QUESTION 3: Does the definition of vehicle title loans cause any unintended consequences
for other credit products.

RESPONSE: None

QUESTION 4: What regulatory approaches would encourage creditors to offer affordable,
small-dollar, short-term loans to Service members and their dependents? For example,
should transactions that would otherwise be treated as payday loans be exempt from
coverage under these rules if the MAPR is less than 24% MAPR or some other rate specified
in the rules? Would a similar rule be appropriate for RALs?

RESPONSE: A combination of competition, consumer education, and transparency should
encourage creditors to make loans at the lowest cost. Encouraging competitive market forces
should help achieve low prices and innovative products. Transparency should identify
products and practices that do not meet appropriate standards, which can then trigger
regulatory action as well as responsible public criticism. If the Department determines that
the Proposed Rule should apply to RALs, and that there is not an exemption for RALs made




                                          11
by depository institutions, there should be an exemption for RALs if the MAPR is 36% or
less, provided that the refund account fee is properly excluded from the MAPR. The only
element of “predatory lending” that the Department believes exists with RALs is that the
interest and charges may be high. Thus, if the lender voluntarily limits the MAPR to 36% or
less, with the refund account fee properly excluded, the concern is addressed.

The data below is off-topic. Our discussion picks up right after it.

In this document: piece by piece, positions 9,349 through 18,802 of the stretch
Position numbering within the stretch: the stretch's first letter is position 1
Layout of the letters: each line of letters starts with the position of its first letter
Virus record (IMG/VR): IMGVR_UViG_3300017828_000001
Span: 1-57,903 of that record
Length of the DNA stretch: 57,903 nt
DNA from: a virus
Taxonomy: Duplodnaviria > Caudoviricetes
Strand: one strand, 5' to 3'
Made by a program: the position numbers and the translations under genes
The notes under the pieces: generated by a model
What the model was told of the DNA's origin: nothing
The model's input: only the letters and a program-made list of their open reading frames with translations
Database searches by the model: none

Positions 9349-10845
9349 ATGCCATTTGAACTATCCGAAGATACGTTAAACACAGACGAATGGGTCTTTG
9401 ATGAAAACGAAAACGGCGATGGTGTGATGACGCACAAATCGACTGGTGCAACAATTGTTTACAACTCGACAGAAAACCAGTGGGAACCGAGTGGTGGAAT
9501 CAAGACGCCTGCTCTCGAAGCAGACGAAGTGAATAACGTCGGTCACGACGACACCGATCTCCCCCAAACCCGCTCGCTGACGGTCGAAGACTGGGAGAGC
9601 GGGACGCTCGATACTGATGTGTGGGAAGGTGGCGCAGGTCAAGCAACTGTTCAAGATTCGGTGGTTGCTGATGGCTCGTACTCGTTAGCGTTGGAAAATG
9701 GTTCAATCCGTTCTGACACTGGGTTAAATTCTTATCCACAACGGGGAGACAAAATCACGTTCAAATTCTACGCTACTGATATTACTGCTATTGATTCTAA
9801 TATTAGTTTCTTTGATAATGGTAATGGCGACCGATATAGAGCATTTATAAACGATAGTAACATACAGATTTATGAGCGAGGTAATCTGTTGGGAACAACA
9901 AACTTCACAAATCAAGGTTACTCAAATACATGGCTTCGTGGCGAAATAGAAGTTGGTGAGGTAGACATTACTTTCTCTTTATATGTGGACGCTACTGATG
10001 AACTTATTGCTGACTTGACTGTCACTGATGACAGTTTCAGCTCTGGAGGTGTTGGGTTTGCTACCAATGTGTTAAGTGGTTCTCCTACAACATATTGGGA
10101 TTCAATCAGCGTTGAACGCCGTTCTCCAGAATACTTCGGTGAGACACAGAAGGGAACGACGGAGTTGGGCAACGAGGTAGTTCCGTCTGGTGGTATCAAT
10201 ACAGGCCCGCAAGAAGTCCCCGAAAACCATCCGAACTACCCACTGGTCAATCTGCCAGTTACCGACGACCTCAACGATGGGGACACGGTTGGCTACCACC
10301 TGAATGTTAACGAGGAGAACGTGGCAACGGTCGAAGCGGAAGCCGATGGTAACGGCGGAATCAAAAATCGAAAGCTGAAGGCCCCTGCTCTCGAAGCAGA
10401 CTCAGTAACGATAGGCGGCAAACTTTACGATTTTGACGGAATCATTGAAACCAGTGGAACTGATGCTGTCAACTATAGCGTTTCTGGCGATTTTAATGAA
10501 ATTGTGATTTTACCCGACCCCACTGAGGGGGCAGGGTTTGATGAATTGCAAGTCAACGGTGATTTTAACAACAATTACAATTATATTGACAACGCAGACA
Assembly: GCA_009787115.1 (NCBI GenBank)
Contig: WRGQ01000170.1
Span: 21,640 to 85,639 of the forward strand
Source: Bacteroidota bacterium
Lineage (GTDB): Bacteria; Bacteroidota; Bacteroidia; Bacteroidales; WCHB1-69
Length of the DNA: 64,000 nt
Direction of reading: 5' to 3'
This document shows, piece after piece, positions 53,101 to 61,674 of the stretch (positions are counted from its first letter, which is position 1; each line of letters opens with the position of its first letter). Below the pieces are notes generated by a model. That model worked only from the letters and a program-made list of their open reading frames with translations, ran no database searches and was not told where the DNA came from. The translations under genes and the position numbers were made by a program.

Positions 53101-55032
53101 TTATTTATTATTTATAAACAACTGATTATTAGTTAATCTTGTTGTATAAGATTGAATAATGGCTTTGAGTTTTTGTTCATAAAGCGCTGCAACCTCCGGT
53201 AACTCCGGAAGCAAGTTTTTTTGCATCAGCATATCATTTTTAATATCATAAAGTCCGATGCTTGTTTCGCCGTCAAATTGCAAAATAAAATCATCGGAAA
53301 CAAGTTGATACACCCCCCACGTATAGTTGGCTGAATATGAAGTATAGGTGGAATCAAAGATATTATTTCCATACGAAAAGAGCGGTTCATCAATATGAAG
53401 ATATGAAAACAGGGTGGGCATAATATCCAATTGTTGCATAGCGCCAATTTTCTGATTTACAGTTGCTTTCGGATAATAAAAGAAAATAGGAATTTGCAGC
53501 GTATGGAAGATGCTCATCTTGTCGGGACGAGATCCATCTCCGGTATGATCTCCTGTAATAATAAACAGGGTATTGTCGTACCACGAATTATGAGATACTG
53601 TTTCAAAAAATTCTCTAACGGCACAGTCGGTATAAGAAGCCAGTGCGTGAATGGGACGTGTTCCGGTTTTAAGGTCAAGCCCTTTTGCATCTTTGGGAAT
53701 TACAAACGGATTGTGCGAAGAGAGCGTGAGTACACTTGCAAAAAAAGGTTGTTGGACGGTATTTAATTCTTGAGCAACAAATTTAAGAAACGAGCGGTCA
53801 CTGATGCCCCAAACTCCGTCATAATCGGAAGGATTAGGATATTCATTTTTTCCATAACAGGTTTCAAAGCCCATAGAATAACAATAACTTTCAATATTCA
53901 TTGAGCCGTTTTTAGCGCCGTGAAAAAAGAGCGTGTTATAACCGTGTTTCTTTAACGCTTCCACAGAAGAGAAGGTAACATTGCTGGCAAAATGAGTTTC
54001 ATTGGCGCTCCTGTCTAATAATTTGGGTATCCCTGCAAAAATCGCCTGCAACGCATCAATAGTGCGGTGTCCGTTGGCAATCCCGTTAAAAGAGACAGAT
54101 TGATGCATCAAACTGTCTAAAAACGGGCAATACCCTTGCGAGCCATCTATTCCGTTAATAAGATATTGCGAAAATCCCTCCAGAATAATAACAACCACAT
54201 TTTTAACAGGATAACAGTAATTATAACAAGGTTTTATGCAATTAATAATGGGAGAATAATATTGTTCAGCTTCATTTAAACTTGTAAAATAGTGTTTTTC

QUESTION 5: Should other fees in addition to those imposed for unanticipated late
payments, default, delinquency or other contingent post-loan events be expressly excluded in
determining the MAPR?

RESPONSE: Regulation Z (12 CFR 226) should serve as a model for calculating what fees
should be included in the MAPR, drawing on a well developed area of law. We support the
proposed exclusion of tax preparation fees, which are independent of any bank product fees,
charged in the same amount whether or not the tax client obtains a RAL, and are not a cost
of credit.

As discussed above, we also recommend exclusion of the refund account fee, which is imposed
on a cash-equivalent basis for both RALs and non-credit bank products, such as a RAC
(sometimes called a electronic refund transfer), in which the IRS directly deposits a tax
refund electronically into a temporary bank account from which the proceeds are disbursed
to the taxpayer after the deposit account fee and tax preparation fees are deducted. Unlike
the RAL, no credit is advanced in the case of a RAC, but the same $29.95 refund account fee
is charged. Because the fee is independent of a loan and not a cost of credit, it should be
explicitly excluded from loan fees. Other fees charged independently of a loan, such as a fee
for the electronic filing of a tax return, should similarly be excluded if it is not charged only
to borrowers.

QUESTIONS 6 AND 7: The Department would like feedback on the creditor’s involvement
in tax filing aspects of a RAL and comment on the safe harbor proposal in which a written
declaration of whether a borrower is a service member will be sufficient.

RESPONSE: The creditor is not involved in the borrower’s tax preparation or e-filing. The